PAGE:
The unfolding of the story
In this chapter we start a detailed examination of the world. A plunge into the mass of detail in that world might easily cost us proper perspective, trapping us into mistaking an ant-hill for a mountain. It will be much better to stand off a little, trying for a general view of the country we are about to invade, tracing its main outlines, fitting its salient features well in our minds, familiarizing ourselves with the topography of the country, at least in a rough fashion, before we set out on our journey. That general view is the goal of this present chapter.
Beginning with the next chapter, and continuing through all the rest of the book, we shall examine the world in detail. We shall look thoroughly into the spiritual world, the material world and into that doubly mysterious world that is part spirit and part material, the world of man. Throughout this chapter and all the others, we shall be considering God: not God as He is in Himself, His nature, the Trinity of divine person — that has all been done; but God as creatures proceeded from Him. God the Creator and Governor of the world.
The cause of the world
The story of the world is not a detective thriller. Consequently the purpose of such a story is not to confuse the mind, hide the answers, or appeal to impossible explanations. It is a story that must be told quickly, clearly and completely; for all men must have all of it accurately before they can begin the absorbing task of human living. Yet it is by no means a simple story; the created world it explains furnishes the philosopher with such fundamental problems as the many proceeding from the one without injury to that unity, and the action of the first cause, and purpose in a world too big for the philosopher’s mind to grasp its plan. The difficulties of the man who is no philosopher and the mysteries that besiege the mind of the man who is trying hard to be a philosopher are not, as a matter of fact, wholly different things. They coalesce in the central problem of the cause of the created universe: what is its efficient cause and how does this cause work; what was its material cause; its formal or exemplary cause; its final cause or end? Along the lines of this fourfold question the story of the world must unfold.
The fact of the cause
In the second chapter of this book, we have seen that the efficient cause of the world can only be God. There we saw that the only possible explanation of the existence of the created world was a completely independent first cause upon which every creature, every activity, even motion, every mark of intelligence, every bit of order depends. The question here, then, is not one of God’s existence and His first causality; rather it is a question of penetrating into the manner of operation of God. How did He work? How was the created world actually produced?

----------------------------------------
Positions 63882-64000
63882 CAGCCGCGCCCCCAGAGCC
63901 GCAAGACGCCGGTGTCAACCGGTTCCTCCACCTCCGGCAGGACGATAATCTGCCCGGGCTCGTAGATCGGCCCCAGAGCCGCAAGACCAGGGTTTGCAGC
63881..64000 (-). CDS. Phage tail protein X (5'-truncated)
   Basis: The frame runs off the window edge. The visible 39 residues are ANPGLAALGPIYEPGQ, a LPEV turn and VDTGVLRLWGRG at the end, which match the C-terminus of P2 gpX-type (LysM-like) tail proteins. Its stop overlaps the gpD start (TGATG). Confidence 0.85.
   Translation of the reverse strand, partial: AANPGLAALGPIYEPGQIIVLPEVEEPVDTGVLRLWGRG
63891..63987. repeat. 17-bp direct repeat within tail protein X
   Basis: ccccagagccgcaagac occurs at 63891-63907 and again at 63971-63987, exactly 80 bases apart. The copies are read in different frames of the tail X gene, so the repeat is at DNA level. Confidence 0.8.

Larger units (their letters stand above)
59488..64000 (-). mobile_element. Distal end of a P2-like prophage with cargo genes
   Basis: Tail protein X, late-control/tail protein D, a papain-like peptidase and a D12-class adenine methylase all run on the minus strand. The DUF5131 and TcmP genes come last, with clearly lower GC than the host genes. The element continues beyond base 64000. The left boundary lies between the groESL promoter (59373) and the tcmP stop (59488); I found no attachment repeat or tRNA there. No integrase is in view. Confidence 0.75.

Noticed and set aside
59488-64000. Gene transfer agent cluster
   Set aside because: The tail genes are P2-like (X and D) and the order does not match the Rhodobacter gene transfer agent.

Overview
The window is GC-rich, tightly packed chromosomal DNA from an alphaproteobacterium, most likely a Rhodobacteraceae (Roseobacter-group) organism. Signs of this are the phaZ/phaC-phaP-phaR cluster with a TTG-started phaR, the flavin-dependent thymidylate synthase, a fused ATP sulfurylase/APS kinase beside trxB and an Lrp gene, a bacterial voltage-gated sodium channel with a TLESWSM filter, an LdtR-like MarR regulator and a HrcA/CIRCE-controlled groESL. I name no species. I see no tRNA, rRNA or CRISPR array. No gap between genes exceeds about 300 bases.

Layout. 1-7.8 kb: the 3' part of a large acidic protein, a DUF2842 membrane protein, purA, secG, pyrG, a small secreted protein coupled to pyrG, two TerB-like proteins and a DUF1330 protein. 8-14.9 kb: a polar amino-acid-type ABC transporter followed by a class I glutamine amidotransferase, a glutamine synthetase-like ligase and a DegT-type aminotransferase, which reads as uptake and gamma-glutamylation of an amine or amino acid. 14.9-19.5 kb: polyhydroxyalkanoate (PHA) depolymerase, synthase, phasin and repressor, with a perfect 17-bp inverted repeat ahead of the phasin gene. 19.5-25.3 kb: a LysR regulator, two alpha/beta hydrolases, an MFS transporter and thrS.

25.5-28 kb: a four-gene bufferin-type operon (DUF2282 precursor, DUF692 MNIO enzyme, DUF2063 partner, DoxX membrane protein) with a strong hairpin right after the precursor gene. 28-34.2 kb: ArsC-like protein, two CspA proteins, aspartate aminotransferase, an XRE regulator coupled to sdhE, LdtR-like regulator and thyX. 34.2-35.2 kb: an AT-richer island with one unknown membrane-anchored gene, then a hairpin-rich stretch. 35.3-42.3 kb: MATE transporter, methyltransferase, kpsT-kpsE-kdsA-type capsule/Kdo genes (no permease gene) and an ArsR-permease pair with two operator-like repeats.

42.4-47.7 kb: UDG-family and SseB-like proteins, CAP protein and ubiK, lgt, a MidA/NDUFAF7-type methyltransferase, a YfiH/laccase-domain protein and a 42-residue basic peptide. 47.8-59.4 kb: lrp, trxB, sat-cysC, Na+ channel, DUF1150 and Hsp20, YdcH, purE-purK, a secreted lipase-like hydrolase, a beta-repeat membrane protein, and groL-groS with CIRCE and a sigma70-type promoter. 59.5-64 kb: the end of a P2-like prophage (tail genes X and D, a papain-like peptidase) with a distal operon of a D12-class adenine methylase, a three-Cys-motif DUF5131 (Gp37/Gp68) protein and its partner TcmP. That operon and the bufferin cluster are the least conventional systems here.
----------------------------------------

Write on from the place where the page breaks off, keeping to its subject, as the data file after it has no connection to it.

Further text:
The manner of the worlds production:
Dualistic explanations: A principle of perfection and of imperfection
Many philosophers jumped at the obvious answer of dualism. There was much perfection in the world; and there was much imperfection. They proceeded to their solution as a man might conclude there was a masculine and a feminine influence at work in an apartment where one room was a model of neatness, everything folded and packed away so that nothing could be found, while another room showed a cluttered desk, heaped chairs and littered floors with everything in instant reach of one’s hand. These philosophers decided that there were two first principles one of complete perfection, the other of complete imperfection; from the principle of imperfection, the principle of perfection worked out the creatures of the world. The solution was quick, obvious and worthless.
As a matter of fact, there simply cannot be two first principles, as we have seen in treating of the existence of God. Moreover, this principle of imperfection, while dependent on another for every development, is yet independent in existence; which is like saying that a man has everything but humanity, or a dog lacks nothing but canine qualities A dependent first principle of being comes as close to reality as a hollow shell without an external surface.
A principle of good and of evil
This, however, does not discourage the dualists. They come forth with another variety of solution that seems more plausible but, actually, is just as hopelessly contradictory. Because there was good in the world and also very much evil, and because evil is so unalterably opposed to good, the universe was explained by two principles, each supreme in its own field: one of good, the other of evil. These two do not work together, nor one upon the other, bust against one another; good is the triumph of the principle of good, evil is a memorial of a battle where the principle of good was defeated by the principle of evil. It sometimes happens that the Christian truths of God and the devil are given this interpretation; perhaps Satan relishes this sort of thing, but it is empty of truth. But, then, truth must be a bitter dose to one in the devil’s position.